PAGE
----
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There are so many fascinating stories within the tragic events. For instance, the survivors were accidentally spotted by LT.(jg) Wilbur C. Gwinn, who was on a routine antisubmarine patrol aboard a PV-1 Ventura Bomber. The pilot alerted his base that there were “many, many men in the water”, LT. R. Adrian Marks, piloting a seaplane headed to the site. He informed the USS Cecil Doyle of the situation and the Doyle headed towards the site. As Marks dropped life vests and supplies into the

 

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water surrounding the survivors, he observed victims being attacked by sharks. He landed his plane in the water, disregarding standing orders. He saved 56 men. The USS Cecil Doyle arrived during the night and began to shine a spotlight in the air to guide other ships to the rescue. That decision was made by their captain at risk to their own safety.

When LT. Marks landed he found out from survivors that they were from the USS Indianapolis and he sent word back to base. Due to a “faulty directive” the ship’s failure to arrive as scheduled had gone unnoticed for four days. The US Navy also made the decision to not make the news public for almost two weeks after the incident ensuring that the story would be overshadowed by the news of the Japanese surrender.

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Learn More About my Great Uncle Richard Banks Redmayne

 

I choose to  listen to the voices of the survivors as they tell their stories because my uncle was unable to talk about the events other than a few discussions with his wife, his father, my grandfather and a very few select others. It was terribly painful for him to relive these events. It is sixty-nine years since the sinking of the USS Indianapolis and many of the survivors have since passed on but I feel that their story is timeless and needs to be told.

 

This is the story that I think of on Veterans Day, it reminds me of the sacrifices that our servicemen and women make to protect our freedoms.

 

I want to thank every one of the Veterans who have given so much. God bless.

 

Survivors of USS Indianapolis (CA-35) are removed from ambulances and placed on a dock in Peleliu, Palau….HD Stock Footage

Survivors of USS Indianapolis floating in rubber rafts at sea and being rescued by crew of the USS Register….HD Stock Footage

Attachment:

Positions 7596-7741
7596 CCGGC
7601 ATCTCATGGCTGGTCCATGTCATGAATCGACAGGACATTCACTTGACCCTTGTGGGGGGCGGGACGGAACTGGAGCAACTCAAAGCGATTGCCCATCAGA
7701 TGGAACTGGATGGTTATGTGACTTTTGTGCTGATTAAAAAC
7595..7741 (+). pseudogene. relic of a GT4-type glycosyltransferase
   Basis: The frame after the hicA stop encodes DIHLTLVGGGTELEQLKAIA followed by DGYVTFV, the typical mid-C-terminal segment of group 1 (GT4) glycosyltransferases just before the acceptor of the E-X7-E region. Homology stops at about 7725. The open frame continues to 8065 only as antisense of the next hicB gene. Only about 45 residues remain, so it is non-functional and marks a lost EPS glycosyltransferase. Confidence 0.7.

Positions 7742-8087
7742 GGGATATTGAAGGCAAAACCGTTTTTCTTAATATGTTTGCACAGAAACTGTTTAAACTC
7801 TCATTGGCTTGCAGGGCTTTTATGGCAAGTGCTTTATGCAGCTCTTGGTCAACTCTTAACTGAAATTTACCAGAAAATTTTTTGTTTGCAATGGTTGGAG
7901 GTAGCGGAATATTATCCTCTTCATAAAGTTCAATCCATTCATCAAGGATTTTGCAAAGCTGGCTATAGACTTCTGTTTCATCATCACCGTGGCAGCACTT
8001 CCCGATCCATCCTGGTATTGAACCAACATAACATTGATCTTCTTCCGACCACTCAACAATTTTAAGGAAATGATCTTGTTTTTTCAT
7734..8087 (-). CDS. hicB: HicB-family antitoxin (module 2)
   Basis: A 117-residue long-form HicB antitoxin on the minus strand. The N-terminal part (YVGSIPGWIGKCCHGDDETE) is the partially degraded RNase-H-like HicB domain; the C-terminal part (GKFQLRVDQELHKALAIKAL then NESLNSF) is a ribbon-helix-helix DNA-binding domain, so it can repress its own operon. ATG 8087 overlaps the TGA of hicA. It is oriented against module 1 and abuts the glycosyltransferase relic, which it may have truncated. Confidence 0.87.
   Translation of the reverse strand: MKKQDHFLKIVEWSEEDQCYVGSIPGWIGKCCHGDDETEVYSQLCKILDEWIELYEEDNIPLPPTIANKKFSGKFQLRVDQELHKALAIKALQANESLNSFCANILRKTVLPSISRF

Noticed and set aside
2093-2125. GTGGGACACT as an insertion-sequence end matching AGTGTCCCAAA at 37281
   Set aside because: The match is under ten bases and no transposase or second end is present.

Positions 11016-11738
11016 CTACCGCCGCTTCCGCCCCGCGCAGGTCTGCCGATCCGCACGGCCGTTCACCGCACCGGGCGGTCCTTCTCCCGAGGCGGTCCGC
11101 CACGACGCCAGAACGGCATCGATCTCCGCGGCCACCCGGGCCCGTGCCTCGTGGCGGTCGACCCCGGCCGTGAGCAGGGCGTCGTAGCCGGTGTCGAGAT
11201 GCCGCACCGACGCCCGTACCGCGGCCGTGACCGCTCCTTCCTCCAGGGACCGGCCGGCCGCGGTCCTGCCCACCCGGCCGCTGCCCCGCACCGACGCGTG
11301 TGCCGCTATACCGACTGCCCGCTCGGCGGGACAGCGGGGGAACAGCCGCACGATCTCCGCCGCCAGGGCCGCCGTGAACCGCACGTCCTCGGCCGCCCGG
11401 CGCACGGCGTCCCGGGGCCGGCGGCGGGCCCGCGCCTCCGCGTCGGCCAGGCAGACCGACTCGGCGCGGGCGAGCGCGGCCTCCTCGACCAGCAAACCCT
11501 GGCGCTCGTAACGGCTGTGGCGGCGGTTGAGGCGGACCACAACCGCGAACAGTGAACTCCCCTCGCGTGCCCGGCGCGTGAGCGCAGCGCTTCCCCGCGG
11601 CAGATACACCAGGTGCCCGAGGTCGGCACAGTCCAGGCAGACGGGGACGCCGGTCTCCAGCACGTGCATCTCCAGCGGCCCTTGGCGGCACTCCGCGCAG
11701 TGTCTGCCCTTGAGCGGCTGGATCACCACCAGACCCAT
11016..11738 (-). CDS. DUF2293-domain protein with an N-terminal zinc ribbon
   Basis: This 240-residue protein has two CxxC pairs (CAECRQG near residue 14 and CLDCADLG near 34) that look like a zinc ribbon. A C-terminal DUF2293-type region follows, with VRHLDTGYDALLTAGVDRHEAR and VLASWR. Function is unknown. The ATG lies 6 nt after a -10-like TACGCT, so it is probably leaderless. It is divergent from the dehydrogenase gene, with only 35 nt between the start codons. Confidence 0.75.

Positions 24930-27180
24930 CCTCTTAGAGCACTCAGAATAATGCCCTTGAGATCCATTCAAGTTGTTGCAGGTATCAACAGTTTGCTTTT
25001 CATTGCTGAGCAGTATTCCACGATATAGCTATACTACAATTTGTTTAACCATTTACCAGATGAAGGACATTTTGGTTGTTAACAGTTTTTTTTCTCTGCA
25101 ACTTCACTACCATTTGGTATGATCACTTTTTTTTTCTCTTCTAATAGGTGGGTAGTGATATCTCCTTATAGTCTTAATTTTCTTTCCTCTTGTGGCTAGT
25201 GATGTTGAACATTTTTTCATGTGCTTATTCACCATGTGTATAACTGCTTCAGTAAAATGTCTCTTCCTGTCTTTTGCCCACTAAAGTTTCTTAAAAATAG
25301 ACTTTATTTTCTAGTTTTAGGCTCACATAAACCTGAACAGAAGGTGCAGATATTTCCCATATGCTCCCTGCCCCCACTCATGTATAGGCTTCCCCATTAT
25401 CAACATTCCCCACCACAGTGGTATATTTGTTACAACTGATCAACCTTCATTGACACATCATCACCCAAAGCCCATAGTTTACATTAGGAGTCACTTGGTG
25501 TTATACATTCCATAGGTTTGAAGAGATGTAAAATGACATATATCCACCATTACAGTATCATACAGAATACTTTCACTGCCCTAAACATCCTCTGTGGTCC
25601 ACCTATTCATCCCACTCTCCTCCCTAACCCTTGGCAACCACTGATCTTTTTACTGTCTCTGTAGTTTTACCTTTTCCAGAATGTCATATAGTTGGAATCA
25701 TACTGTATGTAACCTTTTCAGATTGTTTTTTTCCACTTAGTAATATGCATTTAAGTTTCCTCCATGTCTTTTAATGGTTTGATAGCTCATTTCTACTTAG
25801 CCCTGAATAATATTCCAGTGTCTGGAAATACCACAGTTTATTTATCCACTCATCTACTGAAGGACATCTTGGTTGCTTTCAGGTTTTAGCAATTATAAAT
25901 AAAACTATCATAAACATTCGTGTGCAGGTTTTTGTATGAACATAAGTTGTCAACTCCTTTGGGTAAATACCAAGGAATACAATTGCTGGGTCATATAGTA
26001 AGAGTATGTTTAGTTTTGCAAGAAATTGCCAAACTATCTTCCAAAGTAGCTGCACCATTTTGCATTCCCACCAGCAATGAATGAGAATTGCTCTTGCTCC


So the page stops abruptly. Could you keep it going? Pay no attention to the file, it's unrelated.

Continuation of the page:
Interesting Links:

Still at Sea: The Worst Naval Disaster in US History 

Still at Sea: Captain McVay 

The final crew of the USS Indianapolis  The USS Indianapolis Survivor’s Organization

 

Survivors Stories:

USS Indianapolis Survivor Recalls Shipwreck & Shark Attacks- Verlin “Buzz” Fortin

USS Indianapolis Survivor Interview with Adolfo Celaya

Edgar Harrell, USS Indianapolis Survivor

Dick Thelen Interview – U.S.S. Indianapolis Survivor

Some of the books about the USS Indianapolis:

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In Harm’s Way: The Sinking of the U.S.S. Indianapolis and the Extraordinary Story of Its Survivors By Doug Stanton 

 

 

 

 

 

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Hunter Scott was eleven years old when he saw the scene in “Jaws” that referred to the sinking of the USS Indianapolis. His research into the tragedy led to the truth being brought to light about the disaster and ultimately to Capt. McVay’s exoneration

 

 

 

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Fatal Voyage: The Sinking of the USS Indianapolis By Dan Kurzman

 

Films, Television and Plays about the USS Indianapolis:

Mission of the Shark: The Saga of the U.S.S. Indianapolis  Discovery Channel

 

Failure To Zigzag

A play that focuses on the drama surrounding the court martial of Capt. McVAy.

 

History — U.S.S. Indianapolis Resurfaced History Channel DVD